Engle quotes Zygielboym and Schwartzbart who concluded, “the criminal German government has begun to carry out Hitler’s prophecy that five minutes before the end of the war, whatever its outcome, he will have murdered all the Jews of Europe.” Historian Martin Gilbert determined “the details given in the Bund Report were precise, and, as we now know, accurate.” Pointedly, Engle said reports that Jews were being murdered en masse on Polish soil “did not on the whole occupy a significant position in official Polish propaganda or press releases during most of 1942.”
The absence of news before the Bund Report about the wholesale destruction of Jews in official Polish propaganda or in press releases added to the difficulty in determining the accuracy of information about the plight of the Jews in the east living under German rule Engle noted. One could easily assume, he said, that there wasn’t anything unusual happening to the Jews in the recently conquered eastern territories than had transpired after the Germans conquered western Poland two years earlier. Not until April 1942, did the Interior Ministry issue a comprehensive report mentioning mass shootings in Lithuania. On May 5, 1942 Engle noted that Dziennik Polski, the official government’s Polish language newspaper, published a short paragraph, stating that “the Jewish population has ‘disappeared ‘completely from most of the cities and towns in White Russia.” Regrettably, this information was buried as part of a lengthier analysis of the situation in the eastern territories.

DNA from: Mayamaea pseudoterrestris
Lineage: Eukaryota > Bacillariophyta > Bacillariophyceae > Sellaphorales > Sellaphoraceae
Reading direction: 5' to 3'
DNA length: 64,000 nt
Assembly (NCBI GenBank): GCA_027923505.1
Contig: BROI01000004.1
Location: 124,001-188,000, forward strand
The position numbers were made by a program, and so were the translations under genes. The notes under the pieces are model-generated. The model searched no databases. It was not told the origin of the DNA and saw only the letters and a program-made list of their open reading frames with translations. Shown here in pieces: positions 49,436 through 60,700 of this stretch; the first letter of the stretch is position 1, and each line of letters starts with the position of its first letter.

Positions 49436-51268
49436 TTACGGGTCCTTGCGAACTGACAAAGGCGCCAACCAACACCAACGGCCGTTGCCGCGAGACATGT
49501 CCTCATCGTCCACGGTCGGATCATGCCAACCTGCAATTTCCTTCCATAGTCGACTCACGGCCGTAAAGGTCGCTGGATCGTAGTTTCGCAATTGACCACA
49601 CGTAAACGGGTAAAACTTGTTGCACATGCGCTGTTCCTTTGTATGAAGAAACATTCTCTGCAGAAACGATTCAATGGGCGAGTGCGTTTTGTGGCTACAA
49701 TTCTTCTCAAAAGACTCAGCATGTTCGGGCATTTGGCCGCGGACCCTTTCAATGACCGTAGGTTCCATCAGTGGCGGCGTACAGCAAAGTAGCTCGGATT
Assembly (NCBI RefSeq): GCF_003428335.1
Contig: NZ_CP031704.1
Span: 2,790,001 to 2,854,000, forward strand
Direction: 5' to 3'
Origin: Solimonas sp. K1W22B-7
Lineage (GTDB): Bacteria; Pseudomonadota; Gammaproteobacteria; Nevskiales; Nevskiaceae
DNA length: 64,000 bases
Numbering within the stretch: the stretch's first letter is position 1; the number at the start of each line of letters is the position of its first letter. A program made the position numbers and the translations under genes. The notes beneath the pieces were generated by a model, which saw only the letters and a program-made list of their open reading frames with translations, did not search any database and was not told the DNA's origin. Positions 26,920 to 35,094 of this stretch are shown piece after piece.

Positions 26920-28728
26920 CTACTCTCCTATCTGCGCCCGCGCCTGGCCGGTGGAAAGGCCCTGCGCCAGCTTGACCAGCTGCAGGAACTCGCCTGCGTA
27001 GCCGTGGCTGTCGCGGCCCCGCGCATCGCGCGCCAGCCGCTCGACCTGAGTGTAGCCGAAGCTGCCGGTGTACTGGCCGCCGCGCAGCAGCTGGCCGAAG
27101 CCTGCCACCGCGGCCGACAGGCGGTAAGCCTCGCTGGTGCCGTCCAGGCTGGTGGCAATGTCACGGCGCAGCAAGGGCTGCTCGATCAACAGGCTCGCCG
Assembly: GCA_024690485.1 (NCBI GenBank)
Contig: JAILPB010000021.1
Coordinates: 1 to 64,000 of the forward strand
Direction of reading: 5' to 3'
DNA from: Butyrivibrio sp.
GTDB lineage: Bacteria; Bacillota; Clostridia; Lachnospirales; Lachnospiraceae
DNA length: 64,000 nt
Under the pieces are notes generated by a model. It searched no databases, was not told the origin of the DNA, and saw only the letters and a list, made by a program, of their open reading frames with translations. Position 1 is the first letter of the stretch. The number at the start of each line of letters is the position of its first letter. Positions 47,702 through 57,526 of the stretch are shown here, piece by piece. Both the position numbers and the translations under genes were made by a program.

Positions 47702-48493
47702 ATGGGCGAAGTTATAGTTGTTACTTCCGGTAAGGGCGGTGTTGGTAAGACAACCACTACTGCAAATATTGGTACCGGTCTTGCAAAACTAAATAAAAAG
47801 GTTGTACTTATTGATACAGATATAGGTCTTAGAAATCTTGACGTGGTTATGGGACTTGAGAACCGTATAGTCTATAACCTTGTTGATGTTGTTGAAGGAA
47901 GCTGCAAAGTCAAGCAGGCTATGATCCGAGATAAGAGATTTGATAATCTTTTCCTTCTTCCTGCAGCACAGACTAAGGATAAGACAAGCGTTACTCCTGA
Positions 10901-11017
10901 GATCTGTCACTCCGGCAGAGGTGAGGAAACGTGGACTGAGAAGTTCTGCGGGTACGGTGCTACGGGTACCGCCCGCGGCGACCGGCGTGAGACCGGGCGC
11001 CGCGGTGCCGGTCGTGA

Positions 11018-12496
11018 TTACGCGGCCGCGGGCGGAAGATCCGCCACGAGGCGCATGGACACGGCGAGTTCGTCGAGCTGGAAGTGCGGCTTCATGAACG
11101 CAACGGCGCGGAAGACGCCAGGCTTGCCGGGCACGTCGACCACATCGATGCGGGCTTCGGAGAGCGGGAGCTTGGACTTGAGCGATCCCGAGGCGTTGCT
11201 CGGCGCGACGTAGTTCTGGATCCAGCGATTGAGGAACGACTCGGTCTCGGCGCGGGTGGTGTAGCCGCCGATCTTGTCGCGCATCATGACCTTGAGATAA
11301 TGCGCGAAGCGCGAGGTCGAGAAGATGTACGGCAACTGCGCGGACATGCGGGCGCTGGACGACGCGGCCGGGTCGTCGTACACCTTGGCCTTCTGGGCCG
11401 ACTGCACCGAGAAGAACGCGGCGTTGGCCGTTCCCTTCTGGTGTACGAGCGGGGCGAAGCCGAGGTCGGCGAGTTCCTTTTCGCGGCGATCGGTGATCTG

These two articles seem to be the only information about the mass annihilation of the Jews the Polish government officially publicized in 1942. Engle opines this virtual silence could have been skepticism about the news of mass murder, given the fragmentary information available to them. This approach differed significantly with their decision, “within limits,” to publish information about the plight of the Jews in the ghettos of western Poland.